What is Infringement? An infringement is “a violation, of a law, regulation, or agreement; a breach.” It is an “encroachment, as of a right or privilege.”

SCOPE:

While West Virginia Business College provides resources such as the computers and internet to its students, faculty, and staff we do so in a manner consistent with all applicable laws. WVBC does not want to stifle or hinder the creative thought and free flow of ideas we support this activity. Copyright infringement is a serious matter and because of the ease of which it is to copy or reproduce and send or transmit in so many different ways using computers, internet or other devices. WVBC does not condone the illegal or inappropriate use of material that is subject to copyright protection.

WHAT KINDS OF ACTIVITIES VIOLATE FEDERAL LAW?

Following are some examples of copyright infringement that may be found in a college setting:

  •  Downloading, uploading, scanning or duplication or use in any format of copyrighted music, videos, games, and books or part of without permission of the copyright owner.
  • This includes but is not limited to test, text books, designs, blueprints, art or works of art, logos, software, and trademarks

SHARING AND DOWNLOADING MP3 FILES (OR OTHER TYPES OF MUSIC FILES) AND VIDEOS

It is true that some copyright holders give official permission to download MP3 files and you might be able to find a limited number of videos that are not copyright protected. It is also true that some MP3 files are copyright free and some MP3 files can be legally obtained through subscription services. However, most MP3 and video files that are shared do not fall into any of these categories.

US Copyright Law allows you to create MP3s only for the songs to which you already have rights; that usually means you purchased the CD or downloaded a file via a subscription service. US Copyright Law allows you to make a copy of a purchased file only for your personal use. Personal use does not mean that you can give a copy to other people, or sell a copy of it.

 

COMBATTING THE UNAUTHORIZED DISTRIBUTION OF COPYRIGHTED MATERIAL:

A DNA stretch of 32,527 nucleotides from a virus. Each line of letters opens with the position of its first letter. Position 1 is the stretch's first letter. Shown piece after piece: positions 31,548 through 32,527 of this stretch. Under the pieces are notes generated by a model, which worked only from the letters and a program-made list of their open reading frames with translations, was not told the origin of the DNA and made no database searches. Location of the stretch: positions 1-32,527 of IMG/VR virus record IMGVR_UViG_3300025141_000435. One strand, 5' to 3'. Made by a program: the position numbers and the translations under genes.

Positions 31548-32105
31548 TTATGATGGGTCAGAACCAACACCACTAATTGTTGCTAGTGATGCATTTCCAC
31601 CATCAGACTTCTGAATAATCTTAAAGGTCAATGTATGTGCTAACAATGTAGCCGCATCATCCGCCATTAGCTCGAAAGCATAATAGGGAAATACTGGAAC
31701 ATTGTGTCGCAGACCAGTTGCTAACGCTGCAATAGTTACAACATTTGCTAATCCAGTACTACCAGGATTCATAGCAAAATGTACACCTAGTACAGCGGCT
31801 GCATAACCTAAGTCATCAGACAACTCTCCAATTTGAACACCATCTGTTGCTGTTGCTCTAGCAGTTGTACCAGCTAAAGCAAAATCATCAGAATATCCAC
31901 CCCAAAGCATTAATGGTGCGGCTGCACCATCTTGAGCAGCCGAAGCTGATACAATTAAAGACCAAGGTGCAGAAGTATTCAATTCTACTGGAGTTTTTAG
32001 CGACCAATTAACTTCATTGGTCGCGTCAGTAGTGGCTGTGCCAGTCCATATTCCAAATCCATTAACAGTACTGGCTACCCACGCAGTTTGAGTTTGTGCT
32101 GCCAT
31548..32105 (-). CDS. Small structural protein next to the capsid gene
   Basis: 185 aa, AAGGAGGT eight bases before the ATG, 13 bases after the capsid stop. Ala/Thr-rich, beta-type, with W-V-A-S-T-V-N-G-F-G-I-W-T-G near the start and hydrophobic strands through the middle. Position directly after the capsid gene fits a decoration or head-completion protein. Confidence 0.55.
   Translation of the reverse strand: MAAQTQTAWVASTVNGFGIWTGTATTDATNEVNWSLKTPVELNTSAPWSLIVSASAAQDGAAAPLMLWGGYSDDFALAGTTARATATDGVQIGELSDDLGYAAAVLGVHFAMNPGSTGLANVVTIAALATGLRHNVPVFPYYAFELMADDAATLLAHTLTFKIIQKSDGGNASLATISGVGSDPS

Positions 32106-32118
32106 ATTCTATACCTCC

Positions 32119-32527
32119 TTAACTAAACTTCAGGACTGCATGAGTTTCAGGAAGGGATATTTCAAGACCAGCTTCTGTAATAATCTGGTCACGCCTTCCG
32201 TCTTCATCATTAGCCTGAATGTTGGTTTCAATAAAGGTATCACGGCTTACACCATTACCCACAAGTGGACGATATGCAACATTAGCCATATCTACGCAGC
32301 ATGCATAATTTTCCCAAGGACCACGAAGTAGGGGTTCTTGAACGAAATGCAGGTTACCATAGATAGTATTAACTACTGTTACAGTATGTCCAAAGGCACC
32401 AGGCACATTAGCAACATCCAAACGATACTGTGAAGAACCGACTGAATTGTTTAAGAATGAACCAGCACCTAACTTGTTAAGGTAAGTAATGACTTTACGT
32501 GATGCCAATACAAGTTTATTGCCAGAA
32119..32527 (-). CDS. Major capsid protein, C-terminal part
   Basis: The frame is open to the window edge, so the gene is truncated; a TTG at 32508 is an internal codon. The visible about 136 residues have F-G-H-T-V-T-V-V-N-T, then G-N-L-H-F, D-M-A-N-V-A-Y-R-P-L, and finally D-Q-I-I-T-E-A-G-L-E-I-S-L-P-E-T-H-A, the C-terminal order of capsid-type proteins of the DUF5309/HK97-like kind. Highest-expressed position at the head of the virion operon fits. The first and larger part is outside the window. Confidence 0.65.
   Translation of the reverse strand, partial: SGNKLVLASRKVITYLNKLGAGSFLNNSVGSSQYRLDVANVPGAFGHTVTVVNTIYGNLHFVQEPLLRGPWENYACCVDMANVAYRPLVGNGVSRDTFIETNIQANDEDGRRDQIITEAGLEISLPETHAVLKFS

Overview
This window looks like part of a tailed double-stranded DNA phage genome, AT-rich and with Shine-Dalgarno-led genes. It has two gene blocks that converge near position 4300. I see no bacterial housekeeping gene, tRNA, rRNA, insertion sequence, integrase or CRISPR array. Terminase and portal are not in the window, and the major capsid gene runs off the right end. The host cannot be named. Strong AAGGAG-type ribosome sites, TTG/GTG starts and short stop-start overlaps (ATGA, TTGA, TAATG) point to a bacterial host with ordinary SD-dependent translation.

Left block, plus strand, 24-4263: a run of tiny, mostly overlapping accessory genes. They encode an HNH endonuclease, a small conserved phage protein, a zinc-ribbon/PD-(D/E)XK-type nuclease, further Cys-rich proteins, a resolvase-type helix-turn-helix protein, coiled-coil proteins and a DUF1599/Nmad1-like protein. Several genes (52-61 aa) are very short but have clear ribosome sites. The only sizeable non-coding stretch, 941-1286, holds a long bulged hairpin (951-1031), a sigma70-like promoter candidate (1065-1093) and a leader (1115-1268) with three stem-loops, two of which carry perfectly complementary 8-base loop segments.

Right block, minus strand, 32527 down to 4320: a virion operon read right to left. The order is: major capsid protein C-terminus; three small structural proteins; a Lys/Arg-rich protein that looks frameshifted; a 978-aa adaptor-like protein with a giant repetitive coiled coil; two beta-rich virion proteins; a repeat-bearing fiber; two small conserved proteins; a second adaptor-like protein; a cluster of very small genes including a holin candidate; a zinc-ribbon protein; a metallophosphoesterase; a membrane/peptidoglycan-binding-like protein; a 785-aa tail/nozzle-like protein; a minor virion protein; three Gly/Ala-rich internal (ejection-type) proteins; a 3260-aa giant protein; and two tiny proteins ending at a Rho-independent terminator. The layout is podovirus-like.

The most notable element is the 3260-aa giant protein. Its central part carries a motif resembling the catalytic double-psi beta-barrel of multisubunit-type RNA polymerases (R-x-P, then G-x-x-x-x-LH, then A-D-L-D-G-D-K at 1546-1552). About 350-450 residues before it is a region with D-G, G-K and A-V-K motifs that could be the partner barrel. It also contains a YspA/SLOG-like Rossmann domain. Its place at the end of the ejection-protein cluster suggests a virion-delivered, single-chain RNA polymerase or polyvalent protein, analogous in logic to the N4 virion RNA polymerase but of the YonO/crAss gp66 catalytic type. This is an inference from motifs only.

West Virginia Business College does monitor internet and other computer usage. In the process of doing that work College staff may become aware of violations of the law or College policy. If violations are discovered or suspected, College personnel may report infringement to

appropriate authorities or take other action, including, but not limited to: warning the user, removing the material, or terminating access to the material. Any member of the campus community practicing unauthorized use or distribution of copyrighted material will be subject to sanctions by the School up to dismissal from school or termination of employment. Individuals would also be subject to Federal criminal offenses for copyright law violations.

 

LEGAL ALTERNATIVES

West Virginia Business College offers legal alternatives to illegal downloading. A list of sites for legal downloading:

http://www.educause.edu/legalcontent

 

SUMMARY OF CIVIL AND CRIMINAL PENALTIES FOR VIOLATION OF FEDERAL COPYRIGHT LAWS

Penalties for copyright infringement include civil and criminal penalties. In general, anyone found liable for civil copyright infringement may be ordered to pay either actual damages or “statutory” damages affixed at not less than $750 and not more than $30,000 per work infringed. For “willful” infringement, a court may award up to $150,000 per work infringed. A court can, in its discretion, also assess costs and attorneys’ fees. For details, see Title 17, United States Code, Sections 504, 505.

 

Willful copyright infringement can also result in criminal penalties, including imprisonment of up to five years and fines of up to $250,000 per offense.

 

For more information, please see the web site of the U.S. Copyright Office at www.copyright.gov, especially their FAQ’s at www.copyright.gov/help/faq.